Kauai step-up won't be noticeable, Navy saysWAIMEA, Kauai -- A proposed increase in weapons testing and military training activity at the Pacific Missile Range Facility on Kauai would be "incremental" and won't impact the community or the environment much more than current activity does, base commander Navy Capt. James Bowlin said Saturday.
"The public won't notice much of a change in the amount of activity," he said.
The Navy wants to upgrade capabilities at its west Kauai facility to test and train Navy troops in its Theater Ballistic Missile Defense program.
Because 30 countries -- "not all of them friendly" -- now have ballistic missile capabilities, the new weapons system is needed to protect deployed U.S. troops and allied countries from short- and medium-range missile attacks, Bowlin said.
The U.S. plans to spend $4 billion a year through 2003 to develop missile defense programs, and the west Kauai facility, designated as the nation's premier testing and evaluation range, is a leading candidate for much of that work.
The Navy held the first of two public hearings on a draft environmental impact statement today in Waimea. The proposal was expected to be met with loud opposition from environmentalists and native Hawaiian activists.
Kamehameha official obeys court orderKamehameha Schools Admissions Director Wayne Chang has answered questions from the state attorney general's office as part of a probe into allegations that trustees manipulated the student admission process.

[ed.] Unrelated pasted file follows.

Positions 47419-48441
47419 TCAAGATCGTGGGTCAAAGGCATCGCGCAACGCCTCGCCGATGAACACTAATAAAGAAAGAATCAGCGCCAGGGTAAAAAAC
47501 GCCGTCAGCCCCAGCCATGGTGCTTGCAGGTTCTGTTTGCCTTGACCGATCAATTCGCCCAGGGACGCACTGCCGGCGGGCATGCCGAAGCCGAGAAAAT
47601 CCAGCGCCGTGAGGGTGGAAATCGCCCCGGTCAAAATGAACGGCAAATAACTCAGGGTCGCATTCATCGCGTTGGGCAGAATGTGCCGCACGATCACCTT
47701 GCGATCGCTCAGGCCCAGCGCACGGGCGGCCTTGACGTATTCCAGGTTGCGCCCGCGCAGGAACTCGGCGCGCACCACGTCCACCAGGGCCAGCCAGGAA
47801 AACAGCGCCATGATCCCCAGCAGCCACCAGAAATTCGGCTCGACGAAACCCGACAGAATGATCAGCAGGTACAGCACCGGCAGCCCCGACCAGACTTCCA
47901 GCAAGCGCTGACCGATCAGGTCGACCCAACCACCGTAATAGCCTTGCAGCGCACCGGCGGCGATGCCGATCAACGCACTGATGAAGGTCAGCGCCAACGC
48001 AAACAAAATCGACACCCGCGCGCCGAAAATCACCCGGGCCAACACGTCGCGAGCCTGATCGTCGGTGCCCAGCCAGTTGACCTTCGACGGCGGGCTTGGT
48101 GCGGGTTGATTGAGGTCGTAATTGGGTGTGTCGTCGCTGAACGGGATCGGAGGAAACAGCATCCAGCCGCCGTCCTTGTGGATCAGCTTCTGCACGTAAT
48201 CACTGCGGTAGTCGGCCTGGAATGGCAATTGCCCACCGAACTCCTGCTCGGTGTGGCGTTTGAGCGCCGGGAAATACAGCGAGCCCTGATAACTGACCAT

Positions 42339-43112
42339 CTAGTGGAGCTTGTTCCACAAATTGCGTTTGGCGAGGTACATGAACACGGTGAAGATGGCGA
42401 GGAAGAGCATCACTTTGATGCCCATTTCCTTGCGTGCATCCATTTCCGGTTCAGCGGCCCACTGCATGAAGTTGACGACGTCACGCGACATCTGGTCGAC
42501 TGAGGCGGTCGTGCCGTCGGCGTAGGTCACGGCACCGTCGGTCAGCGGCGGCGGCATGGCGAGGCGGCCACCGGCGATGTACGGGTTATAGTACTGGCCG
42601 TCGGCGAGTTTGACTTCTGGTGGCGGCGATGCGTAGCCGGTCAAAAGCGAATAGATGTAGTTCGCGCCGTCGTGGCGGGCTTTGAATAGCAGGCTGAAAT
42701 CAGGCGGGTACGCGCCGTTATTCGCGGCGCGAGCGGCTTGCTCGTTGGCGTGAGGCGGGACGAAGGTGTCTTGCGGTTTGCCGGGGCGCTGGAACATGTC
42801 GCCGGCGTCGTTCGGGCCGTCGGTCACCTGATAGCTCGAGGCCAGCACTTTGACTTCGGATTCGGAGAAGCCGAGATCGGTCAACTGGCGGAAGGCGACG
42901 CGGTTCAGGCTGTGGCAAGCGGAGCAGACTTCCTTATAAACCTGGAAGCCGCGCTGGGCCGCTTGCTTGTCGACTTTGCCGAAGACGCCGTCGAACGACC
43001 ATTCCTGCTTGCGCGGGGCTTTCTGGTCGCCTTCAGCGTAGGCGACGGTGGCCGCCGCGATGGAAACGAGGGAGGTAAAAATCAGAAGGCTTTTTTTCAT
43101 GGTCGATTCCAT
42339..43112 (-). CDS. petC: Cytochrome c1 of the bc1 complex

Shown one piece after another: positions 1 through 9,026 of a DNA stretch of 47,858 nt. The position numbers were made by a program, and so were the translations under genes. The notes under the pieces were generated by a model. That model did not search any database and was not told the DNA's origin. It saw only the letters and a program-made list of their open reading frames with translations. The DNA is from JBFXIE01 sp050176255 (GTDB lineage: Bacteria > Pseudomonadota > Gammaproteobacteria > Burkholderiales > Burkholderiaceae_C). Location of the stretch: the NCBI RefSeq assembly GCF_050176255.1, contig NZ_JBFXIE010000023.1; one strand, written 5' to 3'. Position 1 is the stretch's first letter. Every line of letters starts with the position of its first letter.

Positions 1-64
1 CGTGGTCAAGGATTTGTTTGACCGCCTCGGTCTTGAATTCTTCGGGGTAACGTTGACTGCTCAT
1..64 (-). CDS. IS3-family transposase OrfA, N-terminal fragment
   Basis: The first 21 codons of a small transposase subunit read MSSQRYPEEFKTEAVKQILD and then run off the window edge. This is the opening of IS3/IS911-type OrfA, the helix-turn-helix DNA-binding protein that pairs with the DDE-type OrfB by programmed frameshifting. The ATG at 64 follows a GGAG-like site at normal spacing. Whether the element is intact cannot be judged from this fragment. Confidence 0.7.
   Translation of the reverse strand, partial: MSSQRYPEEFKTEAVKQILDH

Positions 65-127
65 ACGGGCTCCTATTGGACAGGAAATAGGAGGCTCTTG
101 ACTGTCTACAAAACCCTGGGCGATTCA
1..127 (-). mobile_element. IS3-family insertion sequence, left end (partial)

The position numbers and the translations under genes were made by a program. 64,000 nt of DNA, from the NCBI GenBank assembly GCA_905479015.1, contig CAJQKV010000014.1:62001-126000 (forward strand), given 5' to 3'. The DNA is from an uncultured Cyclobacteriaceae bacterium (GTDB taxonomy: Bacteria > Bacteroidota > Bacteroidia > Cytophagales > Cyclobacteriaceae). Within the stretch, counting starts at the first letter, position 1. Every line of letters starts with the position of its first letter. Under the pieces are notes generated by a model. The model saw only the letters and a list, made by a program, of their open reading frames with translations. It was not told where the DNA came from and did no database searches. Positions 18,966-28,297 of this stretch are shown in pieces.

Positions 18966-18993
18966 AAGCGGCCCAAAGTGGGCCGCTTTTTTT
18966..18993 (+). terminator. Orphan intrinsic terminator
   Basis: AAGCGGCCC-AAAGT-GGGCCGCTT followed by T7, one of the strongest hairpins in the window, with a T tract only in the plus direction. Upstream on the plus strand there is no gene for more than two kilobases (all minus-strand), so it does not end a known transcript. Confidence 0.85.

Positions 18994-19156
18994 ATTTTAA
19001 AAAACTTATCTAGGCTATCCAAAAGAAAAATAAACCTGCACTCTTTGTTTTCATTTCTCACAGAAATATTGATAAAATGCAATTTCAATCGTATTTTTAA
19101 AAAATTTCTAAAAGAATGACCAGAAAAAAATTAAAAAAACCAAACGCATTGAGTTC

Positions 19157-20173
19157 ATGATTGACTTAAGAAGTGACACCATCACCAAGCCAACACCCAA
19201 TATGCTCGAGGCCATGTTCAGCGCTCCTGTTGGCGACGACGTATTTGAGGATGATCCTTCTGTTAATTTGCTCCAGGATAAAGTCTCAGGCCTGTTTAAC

Chang and his attorney, Howard Luke, met with state investigators for about three hours Friday morning as a follow-up to a Jan. 21 interview with the state.
Luke described the meeting as cordial, noting that his client was responsive to investigators' questions as he had been in the past.
Both Luke and the attorney general's office declined to discuss the contents of the interview.
The state is investigating allegations of financial mismanagement and breaches of fiduciary duties by Bishop Estate trustees.
In addition to Chang's testimony, the state has subpoenaed the admission records of all students who applied at the estate-run Kamehameha Schools during the past two years.
Isle all-star sought for attempted murderALBUQUERQUE, N.M. -- An arrest warrant for attempted murder was issued Friday for University of New Mexico football player Kawika Ordenstein, a former St. Louis High School standout.
Ordenstein, 20, allegedly attacked University of New Mexico track athlete James Marin, 19, Thursday afternoon, slammed Marin's head against a car and "put him in the hospital with serious injuries to the head," UNM Police Lt. Jay Daniels said yesterday. The beating occurred in a campus parking lot.
The dispute was apparently over a woman, Daniels said.
"Ordenstein knocked him out with the first punch and continued to hit him," Daniels said.
Ordenstein's teammate Dion Marion said: "All I know is, Kawika told the guy to stop touching his girlfriend. That's what he told me. In fact, she had told him (Marin) to stop touching her. I know Kawika wouldn't do anything without reason."
Daniels said Ordenstein's attack was stopped by a third person.
UNM police tried to serve Ordenstein several times with an arrest warrant but failed, Daniels said. The warrant carries a $100,000 cash bond.
An armed-and-dangerous bulletin was issued for Ordenstein Friday night.
"The suspect is still out and about," Daniels said. "We don't know where he is at this time. We have talked to his attorney."